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Should I Worry About My Crossed Toes?

Brandt R Gibson, DPM
Podiatrist, Neuropathy Doctor, Father of 11 and Founder of Mountain West Foot & Ankle Institute
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Does it hurt every time you walk? Have you noticed that your second toe is drifting toward your big toe, possibly even crossing over it? If so, you need the help of a podiatrist to stop the drift and get you walking comfortably again.   Crossing your feet for 4th position? So pretty. Crossed toes that stay that way? Not a great look (or feel.)

Causes of Crossed Toes

Crossed toes develop over time, and have many possible causes. Sometimes, genetics are a factor—if your parents had crossed toes, you’re more likely to develop them as well.

Sometimes, the condition is more about your foot gear—high heels, for example, put too much pressure on the ball of your foot; this can injure the parts of your toe that’s responsible for keeping it in place. This is especially true when it comes to your plantar plate—if injured, toe instability sets in, and makes crossing highly likely.  

In some cases, bunions are the reason your toes start to cross. When a bony bump forms on at the base of your big toe, causing that toe to deform, other toes may be affected as well. In certain cases, bunion patients may also see crossing in their other toes.

And finally, a condition known as pre-dislocation syndrome may the reason that your toes are starting to cross. If you have pre-dislocation syndrome, the stabilizing tissue in your toe or toes (usually the second one) becomes inflamed; if the condition progresses, that tissue could even rupture, leaving your toe permanently misshapen.

Symptoms of Crossed Toes

As we mentioned above, pain is almost always a symptom of crossed toes. Pain may spread across your entire toe, it may stay local at the toe’s tip, or you may even feel the discomfort in the ball of your foot.

Other symptoms may include:

  • Corns or calluses (the hardened areas of skin can form when crossed toes change the fit of your shoes, putting more pressure on the tops and/or balls of your feet)
  • Toes may become swollen, red and irritated
  • It will become difficult, if not impossible, to find shoes that fit comfortably—especially shoes with smaller toe-boxes, like stylish-but-terrible, pointy-toed stilettos.)
  • Visibly crossed toes are the final and obvious symptom, but once you notice this visible symptom, your condition has already progressed quite a bit, so it’s important to try and get in to our American Fork podiatry office before you see the toes start to cross!

What Can I Do About My Crossed Toes?

The good news is that crossed toes, whether caused by pre-dislocation syndrome or other conditions, are usually successfully treated without surgery, especially if we catch the condition early on. Some of the more conservative treatment options we can explore include taping your toes, padding your feet, changing your shoe-type, wearing custom orthotics, employing foot immobilization and prescribing a regiment of anti-inflammatory medications.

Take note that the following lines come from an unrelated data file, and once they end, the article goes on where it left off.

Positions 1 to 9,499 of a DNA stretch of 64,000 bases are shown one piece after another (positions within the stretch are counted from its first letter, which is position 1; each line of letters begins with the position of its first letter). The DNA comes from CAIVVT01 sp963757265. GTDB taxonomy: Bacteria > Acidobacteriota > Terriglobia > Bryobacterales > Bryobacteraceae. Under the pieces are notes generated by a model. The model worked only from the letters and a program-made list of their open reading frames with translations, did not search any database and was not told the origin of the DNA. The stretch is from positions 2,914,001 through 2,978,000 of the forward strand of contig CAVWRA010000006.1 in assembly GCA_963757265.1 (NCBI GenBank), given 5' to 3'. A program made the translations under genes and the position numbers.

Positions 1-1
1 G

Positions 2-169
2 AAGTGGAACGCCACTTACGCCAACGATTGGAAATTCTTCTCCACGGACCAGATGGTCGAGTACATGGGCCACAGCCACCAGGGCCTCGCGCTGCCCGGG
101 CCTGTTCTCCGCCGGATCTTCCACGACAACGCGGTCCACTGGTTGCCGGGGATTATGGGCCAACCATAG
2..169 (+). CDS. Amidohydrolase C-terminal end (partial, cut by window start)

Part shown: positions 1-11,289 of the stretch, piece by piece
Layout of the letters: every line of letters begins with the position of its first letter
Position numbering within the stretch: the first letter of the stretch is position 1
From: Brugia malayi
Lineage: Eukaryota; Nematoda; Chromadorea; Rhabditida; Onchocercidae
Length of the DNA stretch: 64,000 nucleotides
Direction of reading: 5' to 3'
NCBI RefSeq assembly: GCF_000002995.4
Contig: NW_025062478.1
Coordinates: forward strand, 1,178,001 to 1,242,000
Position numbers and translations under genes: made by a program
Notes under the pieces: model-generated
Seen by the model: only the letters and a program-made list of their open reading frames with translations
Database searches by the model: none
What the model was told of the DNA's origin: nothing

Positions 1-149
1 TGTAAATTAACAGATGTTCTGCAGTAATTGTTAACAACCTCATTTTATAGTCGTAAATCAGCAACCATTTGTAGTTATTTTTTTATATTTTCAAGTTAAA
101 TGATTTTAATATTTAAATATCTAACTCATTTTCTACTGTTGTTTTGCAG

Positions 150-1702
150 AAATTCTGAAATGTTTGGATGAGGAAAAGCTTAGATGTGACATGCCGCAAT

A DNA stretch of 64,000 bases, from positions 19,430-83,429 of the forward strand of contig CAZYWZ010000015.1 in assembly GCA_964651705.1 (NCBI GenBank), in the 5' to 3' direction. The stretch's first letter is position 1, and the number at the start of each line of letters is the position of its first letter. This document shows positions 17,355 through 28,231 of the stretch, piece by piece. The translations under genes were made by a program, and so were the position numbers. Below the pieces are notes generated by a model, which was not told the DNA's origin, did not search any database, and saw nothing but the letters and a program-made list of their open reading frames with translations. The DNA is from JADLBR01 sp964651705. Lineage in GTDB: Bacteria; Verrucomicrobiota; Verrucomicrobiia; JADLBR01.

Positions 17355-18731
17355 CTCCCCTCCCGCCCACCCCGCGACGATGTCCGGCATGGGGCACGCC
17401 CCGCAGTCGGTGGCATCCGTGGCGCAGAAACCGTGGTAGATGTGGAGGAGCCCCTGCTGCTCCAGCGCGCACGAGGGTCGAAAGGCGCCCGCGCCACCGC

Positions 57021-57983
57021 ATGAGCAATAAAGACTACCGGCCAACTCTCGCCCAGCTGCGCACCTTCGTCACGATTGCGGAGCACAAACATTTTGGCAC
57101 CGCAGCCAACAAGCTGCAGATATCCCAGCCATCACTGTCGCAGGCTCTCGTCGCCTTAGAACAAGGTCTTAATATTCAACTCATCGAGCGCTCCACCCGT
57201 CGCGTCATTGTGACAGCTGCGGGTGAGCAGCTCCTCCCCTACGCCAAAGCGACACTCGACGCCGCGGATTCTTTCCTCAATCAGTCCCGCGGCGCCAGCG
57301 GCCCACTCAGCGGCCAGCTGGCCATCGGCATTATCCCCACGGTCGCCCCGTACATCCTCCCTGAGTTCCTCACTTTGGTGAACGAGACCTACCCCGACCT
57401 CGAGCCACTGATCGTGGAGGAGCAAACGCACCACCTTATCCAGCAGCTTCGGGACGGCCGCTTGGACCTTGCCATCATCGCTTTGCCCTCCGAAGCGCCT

Certain exercises may also help prevent further toe drifting, and physical therapy may be helpful in preventing the condition from progressing.

If the pain continues through treatment, or your toe deformities continue to worsen, surgery may be necessary, but that would be a last resort.

Surgery for Crossed Toes

When operating on crossed toes, you may also need to correct contributing issues, like bunions, so the condition does not recur after your surgery.

When it comes to the toes themselves, we typically remove part of your toe bone in order to correct the joint shifts. In certain cases, we may be able to repair your bone through fusion; this decision will be based, for the most part, on the location of the damage.

We will also need to relocate the joint at the ball of your foot, so it no longer allows your toe to shift over. This is usually accomplished by releasing a series of ligaments so that the joint can once again be properly aligned. Once realigned, we’ll insert a wire or something similar to make sure the joint stays where it belongs after surgery is completed.

Recovery from this type of procedure takes anywhere from six weeks to as long as three months, depending on the procedures implemented and the individual patient, but many people are able to walk fairly soon after surgery, as long as they safely follow my post-operative care instructions.

Regardless of your recovery period, surgery is something that we can all agree we’d rather skip. The key to avoiding such invasive treatment is to see me as soon as you notice pain in your foot or toes. With pre-dislocation syndrome, as with almost all foot, toe or ankle problems, the sooner you see your podiatrist, the better your outcome is likely to be. 

 

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